Erik Larson’s latest book Dead Wake tells part of that story largely by focusing on the fateful trip of the Lusitania in 1915 on its voyage from New York to Liverpool. Sunk by a German submarine off the coast of Ireland, the ship was the catalyst that set in motion the steps President Woodrow Wilson was to take to ask Congress for a declaration of war against Germany in 1917. In that interim period, German submarines sank a good deal more ships. But the Lusitania had claimed over 125 Americans civilians—some very prominent—who perished along with over a thousand others. The anger with Germany began to boil.

Yet even amid these losses on the high seas, the American public had not reached fever pitch until another catalyst occurred, which brought Wilson to the point of no return. That was the infamous telegram by the then Minister of Foreign Affairs in Berlin, Arthur Zimmerman, delivered to the Mexican government. In that telegram, the Minister proposed an alliance with Mexico to help defeat the United States, should it enter the war on the side of Britain. And as a part of that bargain, following a joint victory, Mexico would recover its “lost territories” in the U.S.: Texas, New Mexico, and Arizona.

That additional provocation brought Washington into the war as much as the Lusitania did.

As we learned in Larson’s last book In the Garden of Beasts, the author has a particular talent for describing the environment of the world he illustrates by focusing on particular personalities as they are impacted by events around them. The book follows the captain of the Lusitania as well as the captain of the submarine that fired the torpedo. It also focuses on the trials and tribulations of President Wilson in dealing with the decision to eventually go to war with Germany. Finally, it focuses on a secret intelligence operation in London that was instrumental in understanding what went on before the U.S. entered the war.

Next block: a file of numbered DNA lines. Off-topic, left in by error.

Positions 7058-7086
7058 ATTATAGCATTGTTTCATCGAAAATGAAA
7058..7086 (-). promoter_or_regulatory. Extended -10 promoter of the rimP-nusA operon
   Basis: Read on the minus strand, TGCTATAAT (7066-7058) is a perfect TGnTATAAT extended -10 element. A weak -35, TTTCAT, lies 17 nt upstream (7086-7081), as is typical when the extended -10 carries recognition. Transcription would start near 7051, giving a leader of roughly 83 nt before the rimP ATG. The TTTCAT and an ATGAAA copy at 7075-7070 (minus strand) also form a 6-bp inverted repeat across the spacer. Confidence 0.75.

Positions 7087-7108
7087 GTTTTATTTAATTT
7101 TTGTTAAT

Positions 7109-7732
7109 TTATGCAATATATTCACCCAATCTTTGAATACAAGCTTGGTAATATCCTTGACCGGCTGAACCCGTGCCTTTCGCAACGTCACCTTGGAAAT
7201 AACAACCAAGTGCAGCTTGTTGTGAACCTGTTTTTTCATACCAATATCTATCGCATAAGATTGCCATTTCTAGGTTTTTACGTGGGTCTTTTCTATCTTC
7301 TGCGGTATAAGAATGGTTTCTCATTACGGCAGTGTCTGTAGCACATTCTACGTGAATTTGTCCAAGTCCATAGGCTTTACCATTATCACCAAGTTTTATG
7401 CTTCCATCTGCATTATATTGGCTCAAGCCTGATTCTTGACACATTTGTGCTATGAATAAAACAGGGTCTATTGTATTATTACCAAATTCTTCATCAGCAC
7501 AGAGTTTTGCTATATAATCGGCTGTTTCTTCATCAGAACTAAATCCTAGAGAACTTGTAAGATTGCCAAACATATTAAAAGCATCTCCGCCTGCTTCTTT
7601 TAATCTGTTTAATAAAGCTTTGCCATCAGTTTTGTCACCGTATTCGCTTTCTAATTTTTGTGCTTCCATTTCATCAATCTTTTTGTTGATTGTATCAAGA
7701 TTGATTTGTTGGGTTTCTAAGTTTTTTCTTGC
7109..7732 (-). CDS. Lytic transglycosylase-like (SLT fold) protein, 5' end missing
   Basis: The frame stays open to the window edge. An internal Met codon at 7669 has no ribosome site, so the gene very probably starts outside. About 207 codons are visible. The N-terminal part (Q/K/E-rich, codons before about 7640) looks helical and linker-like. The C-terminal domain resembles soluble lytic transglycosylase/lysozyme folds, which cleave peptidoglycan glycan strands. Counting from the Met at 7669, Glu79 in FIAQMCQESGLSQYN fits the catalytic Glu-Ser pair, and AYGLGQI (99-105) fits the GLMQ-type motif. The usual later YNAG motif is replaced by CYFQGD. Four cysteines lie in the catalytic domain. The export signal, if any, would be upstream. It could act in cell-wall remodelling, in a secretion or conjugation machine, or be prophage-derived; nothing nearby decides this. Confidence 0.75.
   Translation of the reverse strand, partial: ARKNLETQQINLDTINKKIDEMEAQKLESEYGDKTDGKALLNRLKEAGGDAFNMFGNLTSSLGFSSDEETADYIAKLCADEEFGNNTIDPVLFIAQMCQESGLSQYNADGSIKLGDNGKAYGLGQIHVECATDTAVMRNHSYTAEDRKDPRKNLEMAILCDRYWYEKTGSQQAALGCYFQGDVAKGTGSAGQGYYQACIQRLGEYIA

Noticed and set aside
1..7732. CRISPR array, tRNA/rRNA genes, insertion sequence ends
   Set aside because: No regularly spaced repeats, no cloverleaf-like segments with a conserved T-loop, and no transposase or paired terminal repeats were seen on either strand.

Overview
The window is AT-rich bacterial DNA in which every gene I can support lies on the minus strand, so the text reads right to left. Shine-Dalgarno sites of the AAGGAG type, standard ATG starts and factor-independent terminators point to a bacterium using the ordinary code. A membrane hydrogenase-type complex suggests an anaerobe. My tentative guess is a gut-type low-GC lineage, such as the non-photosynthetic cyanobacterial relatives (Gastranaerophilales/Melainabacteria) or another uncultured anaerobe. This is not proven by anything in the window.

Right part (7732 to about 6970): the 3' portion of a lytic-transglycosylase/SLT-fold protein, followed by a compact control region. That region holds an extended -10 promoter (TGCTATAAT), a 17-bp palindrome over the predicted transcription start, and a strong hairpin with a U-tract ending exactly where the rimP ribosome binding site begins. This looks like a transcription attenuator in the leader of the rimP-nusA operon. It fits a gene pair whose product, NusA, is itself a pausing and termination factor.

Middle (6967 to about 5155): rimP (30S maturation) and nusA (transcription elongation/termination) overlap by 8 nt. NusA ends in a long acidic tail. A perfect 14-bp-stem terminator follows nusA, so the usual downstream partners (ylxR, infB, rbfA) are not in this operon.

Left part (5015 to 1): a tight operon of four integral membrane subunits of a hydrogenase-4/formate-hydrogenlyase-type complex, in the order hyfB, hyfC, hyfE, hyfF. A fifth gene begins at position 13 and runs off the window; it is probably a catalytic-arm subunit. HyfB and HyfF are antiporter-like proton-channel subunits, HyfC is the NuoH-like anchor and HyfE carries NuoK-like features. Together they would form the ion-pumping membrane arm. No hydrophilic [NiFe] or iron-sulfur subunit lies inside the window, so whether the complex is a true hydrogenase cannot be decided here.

Even though we know what is going to happen from the opening pages of the book, the descriptions of people’s motivations at the highest level of government down to the passengers on the ship and the submarine capture the forces that were driving Europe, and eventually the United States, into a war that caused millions of deaths. Even though it was “the war to end all wars,” it was only the beginning of a conflict that would lead ultimately to a second world war costing even millions more lives.

The book describes the motivations of those who prepared for war, those who tried to avoid getting involved in war, and those who were more obliviously threated by war. It is a story of something which many believe was a major catalyst for the U.S.’ entry into that war, but was in fact one of many post signs along the way toward it.

While one knows the outcome before the book begins, it is an exciting tale of how people judged and misjudged their steps along the way to a catastrophe that could have been avoided, but, for all the reasons Larson describes, became inevitable. In that sense, it remains a warning to those searching for those post signs today.

The views expressed are those of the author(s) alone. They do not necessarily reflect the views of the American-German Institute.